Rugby Union

Former ACT Brumbies coach Andy Friend to be named Australian sevens mentor

Former ACT Brumbies coach Andy Friend is poised to take the Australian men's sevens reins and lead the Olympic Games gold medal dreams almost five years after his Super Rugby stint ended abruptly.

It is understood the Australian Rugby Union will unveil Suntory mentor Friend on Tuesday morning as the long-term replacement for the sevens program, following the shock resignation of Geraint John last September.

Returning home: Former Brumbies mentor Andy Friend is set to be unveiled as Australia's new sevens coach on Tuesday.
Returning home: Former Brumbies mentor Andy Friend is set to be unveiled as Australia's new sevens coach on Tuesday. Photo: Karleen Minney

The expected move into sevens will be the next step in Friend's journey, which has taken him from Brumbies boss to Japan and now on to Brazil for the Rio Games.

Friend has not coached in Australia since parting ways with the Brumbies after just two games of the 2011 Super Rugby season.

Chewing the fat: Andy Friend with former Brumbies assistant Tony Rea.
Chewing the fat: Andy Friend with former Brumbies assistant Tony Rea. Photo: Stuart Walmsley

He found a home in Japan, first with Canon and now with powerhouse Suntory, with both clubs helping Friend fall back in love with rugby during his time abroad.

But the chance to return to Australia and take a shot at the Olympics was too good to pass up as Friend moves into the next phase of his coaching career.

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If Friend is locked in as the sevens coach, one of his major tasks will be deciding what role players, including Quade Cooper, Israel Folau and Bernard Foley, have in the Olympic build-up.

Former Wallabies playmaker Cooper has a deal with French giant Toulon that will allow him to juggle Top 14 duties and his sevens Rio ambitions.

The ARU is wary of parachuting players in for one-off tournaments or the Olympics at the expense of sevens specialists. Brumbies winger Henry Speight will make the Olympics his focus while also playing Super Rugby this year and he is now set to reunite with the coach who lured him to Australia.

Friend signed the then-unknown speedster Speight five years ago for the Brumbies and the Fijian flyer has developed into one of Australian rugby's best strike weapons.

Speight will play for Australia at the Sydney sevens on February 6-7, which could also double as Friend's first tournament depending on what arrangement is struck with Suntory.

The sevens players returned to their Narrabeen training base on Monday, with Friend to join them in the near future for their world series tournaments before the Olympic trip to Rio.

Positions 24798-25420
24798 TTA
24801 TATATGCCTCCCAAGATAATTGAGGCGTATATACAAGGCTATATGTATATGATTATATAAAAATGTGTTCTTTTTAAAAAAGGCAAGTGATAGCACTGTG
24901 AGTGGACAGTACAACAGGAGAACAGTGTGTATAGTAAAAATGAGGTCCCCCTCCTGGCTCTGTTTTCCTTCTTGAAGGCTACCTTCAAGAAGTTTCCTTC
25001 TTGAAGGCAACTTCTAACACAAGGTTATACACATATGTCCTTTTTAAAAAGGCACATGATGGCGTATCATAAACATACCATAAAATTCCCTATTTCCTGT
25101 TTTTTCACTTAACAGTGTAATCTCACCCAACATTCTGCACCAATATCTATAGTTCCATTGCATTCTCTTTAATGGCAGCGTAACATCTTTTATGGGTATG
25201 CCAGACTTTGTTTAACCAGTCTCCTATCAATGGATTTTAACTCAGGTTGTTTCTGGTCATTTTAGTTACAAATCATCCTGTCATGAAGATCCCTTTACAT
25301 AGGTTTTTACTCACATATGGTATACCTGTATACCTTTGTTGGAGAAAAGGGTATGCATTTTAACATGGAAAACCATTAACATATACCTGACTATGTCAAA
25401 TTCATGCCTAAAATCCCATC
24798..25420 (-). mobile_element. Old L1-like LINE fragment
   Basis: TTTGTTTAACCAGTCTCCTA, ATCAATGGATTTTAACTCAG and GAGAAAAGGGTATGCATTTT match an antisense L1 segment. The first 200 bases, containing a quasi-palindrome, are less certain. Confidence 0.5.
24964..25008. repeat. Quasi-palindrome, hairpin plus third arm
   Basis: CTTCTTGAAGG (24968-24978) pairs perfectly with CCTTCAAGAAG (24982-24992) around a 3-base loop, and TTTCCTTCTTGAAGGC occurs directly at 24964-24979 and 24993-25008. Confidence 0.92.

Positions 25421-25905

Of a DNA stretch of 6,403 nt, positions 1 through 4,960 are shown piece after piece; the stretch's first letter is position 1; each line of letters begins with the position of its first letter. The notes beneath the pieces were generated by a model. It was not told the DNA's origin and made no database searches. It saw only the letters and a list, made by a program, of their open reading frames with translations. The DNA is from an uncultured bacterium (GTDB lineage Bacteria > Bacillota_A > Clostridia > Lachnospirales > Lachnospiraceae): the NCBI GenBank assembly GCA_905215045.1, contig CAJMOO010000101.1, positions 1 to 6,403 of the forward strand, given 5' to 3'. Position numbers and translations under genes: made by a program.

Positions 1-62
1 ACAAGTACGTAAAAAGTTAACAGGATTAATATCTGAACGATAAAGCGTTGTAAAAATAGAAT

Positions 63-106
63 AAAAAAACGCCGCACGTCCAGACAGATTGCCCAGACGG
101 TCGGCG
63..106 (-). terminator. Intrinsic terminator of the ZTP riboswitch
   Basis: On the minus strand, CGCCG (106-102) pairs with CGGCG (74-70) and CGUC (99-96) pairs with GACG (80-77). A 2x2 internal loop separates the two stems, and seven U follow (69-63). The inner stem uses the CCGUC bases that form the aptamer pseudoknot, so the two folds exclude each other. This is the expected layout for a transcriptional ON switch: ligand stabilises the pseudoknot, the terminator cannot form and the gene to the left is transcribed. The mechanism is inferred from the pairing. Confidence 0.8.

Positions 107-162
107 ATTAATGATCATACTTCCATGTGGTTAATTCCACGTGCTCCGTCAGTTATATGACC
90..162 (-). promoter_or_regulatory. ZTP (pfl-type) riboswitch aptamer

Friend was in charge of the Brumbies for the 2009 and 2010 seasons before being shown the door after the second game of the 2011 campaign.

News of his likely appointment came as the Brumbies returned to pre-season training on Monday, with coach Stephen Larkham whisking the Wallabies-laden squad to a Thredbo retreat to kickstart 2016.

Larkham has put negotiations on his own future on hold as he focuses on locking in David Pocock, Christian Lealiifano and Scott Sio to new deals in the capital.

Brumbies and Wallabies captain Stephen Moore has signed a deal to move to the Queensland Reds at the end of the year, while Matt Toomua will join Leicester.

World Cup flanker Scott Fardy insisted the off-season contract speculation and movement had done little to distract the Brumbies from their goal of ending a Super Rugby title drought.

"It's more of an exterior thing, the boys don't really care about it all too much. We understand how the game works and that guys will either move on or come here," Fardy said.

"We know that's where it sits as a professional sportsman. It happens every year, someone leaves and someone comes in. We've got some young guys who I'm excited to play with and seeing what they can do.

"It's always exciting at this time of year to see the guys coming through and taking the next step.

"If individual players can get things done nice and early then it's out of the way and they're settled. That benefits everyone. Guys have made their decisions, and that's the reality of the game at the moment with European and Japanese seasons.

"Clubs chase you earlier and earlier now. We can move on and use [the players] to the best of their abilities this year."